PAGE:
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Professional Resources

Contractor Program

We always want our contractors and colleagues up to date on the latest and greatest. Let us teach you what we know.

Education is our passion. We're here to help.

We want nothing for the best for everyone in our industry. We invite you to learn more about becoming a contractor, how to get started, and what it means to excel in the industry. If you're a contractor working with historic homes, we'd love to work with you. We offer discounts priority service, and custom services packages. If you are a service professional interested in becoming a trade partner, please reach out and we'd be happy to talk!

Why become a contractor?
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If you are able to apply yourself to learning and apply dedication to picking up the tools of the industry, commercial contracting and construction may be for you. The life of a contractor can be tremendously rewarding, but it comes with great responsibility. Even if the project is a simple installation, maintenance job, repair, or service, the responsibility all falls on the contractor’s shoulders. While it's not necessarily easy to become a general contractor, the rewards are huge and the upside is that you become your own boss and can make a lucrative life for yourself.

What is the criteria for General Contractor Eligibility?
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These are the minimum requirements for becoming a contractor:

  • Pass the contractor license exam
  • Legally work in the United States
  • Clean work record
  • GED or high school diploma
  • 4 years experience as a journeyman or higher in the last 10 years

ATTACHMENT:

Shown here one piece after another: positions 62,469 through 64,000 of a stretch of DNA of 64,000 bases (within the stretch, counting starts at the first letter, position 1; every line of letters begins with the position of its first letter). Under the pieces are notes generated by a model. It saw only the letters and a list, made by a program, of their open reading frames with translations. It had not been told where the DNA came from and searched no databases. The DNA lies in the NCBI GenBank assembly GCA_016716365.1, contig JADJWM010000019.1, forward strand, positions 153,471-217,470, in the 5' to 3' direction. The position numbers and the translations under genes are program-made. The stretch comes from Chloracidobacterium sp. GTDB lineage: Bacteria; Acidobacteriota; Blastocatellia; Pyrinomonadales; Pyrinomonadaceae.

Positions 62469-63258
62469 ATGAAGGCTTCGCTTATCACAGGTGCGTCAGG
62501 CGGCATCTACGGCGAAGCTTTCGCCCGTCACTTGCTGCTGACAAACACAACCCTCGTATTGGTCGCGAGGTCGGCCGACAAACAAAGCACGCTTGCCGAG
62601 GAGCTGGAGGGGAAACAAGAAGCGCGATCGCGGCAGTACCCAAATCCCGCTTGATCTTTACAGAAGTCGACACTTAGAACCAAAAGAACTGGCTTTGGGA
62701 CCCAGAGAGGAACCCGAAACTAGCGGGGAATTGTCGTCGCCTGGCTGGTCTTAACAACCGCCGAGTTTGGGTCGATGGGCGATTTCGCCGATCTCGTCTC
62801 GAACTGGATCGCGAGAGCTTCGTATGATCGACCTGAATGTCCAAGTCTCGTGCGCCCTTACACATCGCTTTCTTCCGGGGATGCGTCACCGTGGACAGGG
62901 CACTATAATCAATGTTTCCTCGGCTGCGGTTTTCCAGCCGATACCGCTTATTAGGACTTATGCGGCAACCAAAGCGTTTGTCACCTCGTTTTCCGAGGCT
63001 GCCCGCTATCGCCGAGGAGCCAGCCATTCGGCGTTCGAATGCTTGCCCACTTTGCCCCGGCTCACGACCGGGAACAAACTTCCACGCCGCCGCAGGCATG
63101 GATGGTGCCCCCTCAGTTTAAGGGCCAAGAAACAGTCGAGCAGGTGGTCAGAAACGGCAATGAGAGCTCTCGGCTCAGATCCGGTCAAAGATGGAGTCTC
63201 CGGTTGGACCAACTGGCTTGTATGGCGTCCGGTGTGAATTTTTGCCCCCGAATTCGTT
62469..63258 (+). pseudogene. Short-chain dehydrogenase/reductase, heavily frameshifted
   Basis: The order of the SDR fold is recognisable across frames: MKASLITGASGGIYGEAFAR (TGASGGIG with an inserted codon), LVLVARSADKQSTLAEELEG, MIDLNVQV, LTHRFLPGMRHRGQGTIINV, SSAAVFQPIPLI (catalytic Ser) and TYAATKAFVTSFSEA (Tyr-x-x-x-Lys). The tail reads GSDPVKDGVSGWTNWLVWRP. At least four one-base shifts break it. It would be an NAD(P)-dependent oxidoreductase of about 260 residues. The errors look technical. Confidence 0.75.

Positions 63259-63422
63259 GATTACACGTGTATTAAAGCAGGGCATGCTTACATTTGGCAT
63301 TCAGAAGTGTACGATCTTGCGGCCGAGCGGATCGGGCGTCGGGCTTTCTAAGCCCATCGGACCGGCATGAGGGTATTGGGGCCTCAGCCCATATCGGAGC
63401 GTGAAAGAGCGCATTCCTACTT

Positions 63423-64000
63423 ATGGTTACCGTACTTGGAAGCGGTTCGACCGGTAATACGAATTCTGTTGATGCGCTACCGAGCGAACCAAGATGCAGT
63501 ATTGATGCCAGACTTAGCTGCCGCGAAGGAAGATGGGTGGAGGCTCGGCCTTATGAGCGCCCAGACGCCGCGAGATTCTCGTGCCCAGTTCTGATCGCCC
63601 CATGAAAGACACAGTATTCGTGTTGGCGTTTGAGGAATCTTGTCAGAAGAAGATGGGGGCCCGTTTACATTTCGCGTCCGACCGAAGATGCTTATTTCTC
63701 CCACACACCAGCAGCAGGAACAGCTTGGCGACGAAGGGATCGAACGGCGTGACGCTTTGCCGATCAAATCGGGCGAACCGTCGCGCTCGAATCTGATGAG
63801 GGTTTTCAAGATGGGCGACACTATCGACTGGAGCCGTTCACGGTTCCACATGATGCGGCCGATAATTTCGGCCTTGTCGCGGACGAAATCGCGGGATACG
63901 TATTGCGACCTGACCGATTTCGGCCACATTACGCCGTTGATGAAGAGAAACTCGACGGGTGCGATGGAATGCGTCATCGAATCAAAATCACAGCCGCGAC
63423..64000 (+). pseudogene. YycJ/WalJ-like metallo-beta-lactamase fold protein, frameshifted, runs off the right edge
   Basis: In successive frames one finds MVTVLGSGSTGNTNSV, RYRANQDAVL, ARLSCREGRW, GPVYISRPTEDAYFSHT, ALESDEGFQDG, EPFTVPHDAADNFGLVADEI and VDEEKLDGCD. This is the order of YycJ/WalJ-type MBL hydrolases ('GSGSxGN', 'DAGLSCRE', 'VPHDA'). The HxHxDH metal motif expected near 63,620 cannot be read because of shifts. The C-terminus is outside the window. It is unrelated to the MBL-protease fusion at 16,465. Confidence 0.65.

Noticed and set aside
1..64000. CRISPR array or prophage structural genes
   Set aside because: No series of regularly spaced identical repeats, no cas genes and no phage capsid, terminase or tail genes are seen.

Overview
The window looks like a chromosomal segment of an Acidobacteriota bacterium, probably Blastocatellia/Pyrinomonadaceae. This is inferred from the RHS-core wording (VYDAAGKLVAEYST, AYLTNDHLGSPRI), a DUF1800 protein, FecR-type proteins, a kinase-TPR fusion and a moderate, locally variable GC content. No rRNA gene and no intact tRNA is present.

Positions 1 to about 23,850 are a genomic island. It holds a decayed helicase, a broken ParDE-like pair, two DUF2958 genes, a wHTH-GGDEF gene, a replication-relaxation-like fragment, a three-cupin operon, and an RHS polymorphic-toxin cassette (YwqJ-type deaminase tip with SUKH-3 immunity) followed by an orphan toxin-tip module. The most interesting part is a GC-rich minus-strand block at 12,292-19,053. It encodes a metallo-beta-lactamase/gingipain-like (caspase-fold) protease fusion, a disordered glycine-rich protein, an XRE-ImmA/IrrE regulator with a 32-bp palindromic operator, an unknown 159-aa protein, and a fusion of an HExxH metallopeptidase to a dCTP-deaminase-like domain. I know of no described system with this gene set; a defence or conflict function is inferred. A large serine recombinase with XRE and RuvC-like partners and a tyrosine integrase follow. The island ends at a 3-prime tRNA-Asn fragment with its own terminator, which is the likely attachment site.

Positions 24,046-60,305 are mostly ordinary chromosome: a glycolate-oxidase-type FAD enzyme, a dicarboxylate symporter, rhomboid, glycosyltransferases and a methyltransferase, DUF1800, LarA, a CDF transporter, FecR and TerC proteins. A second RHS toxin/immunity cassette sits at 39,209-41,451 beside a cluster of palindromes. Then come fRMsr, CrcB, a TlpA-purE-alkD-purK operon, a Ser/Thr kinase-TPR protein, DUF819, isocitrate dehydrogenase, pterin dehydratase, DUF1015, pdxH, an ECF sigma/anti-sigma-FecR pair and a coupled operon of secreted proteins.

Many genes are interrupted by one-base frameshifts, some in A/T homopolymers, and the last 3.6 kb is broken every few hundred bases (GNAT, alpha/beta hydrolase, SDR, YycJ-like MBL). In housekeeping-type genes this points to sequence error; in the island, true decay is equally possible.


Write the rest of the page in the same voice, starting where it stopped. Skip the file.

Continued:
General contractor licenses offer many opportunities. However, you need to have prior experience and knowledge. General contractors in the commercial sector have many years of industry experience, relevant licenses and certifications. Some also earn Bachelor's or Master's degrees to keep up with current industry knowledge.

Owners of plumbing, HVAC and electrical specialty contractors may want to start their own general contractor businesses. However, they must be aware of what it takes to grow a general contractor business.

What should I know about the Contractors License Examination?
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You will want to find out if your state requires you to have a contractor's license. These rules will help you understand the requirements for your state's license. The work you are interested in doing can affect the type of contractor license that you need.

Contractor license exams require knowledge of construction law and business management. Be aware that exam topics can vary from one state to the next. Most contractor licensing exams cover everything from general engineering and building to more specialized topics such as electrical, fire protection and water conditioning.

Noting that licensing requirements may differ between the local and state levels is important. While the state may not require a license for certain activities, cities and municipalities may require one. It's possible to work with no contractors license—however, it is not recommended. Companies may not be willing to work with you if you don't have a valid license.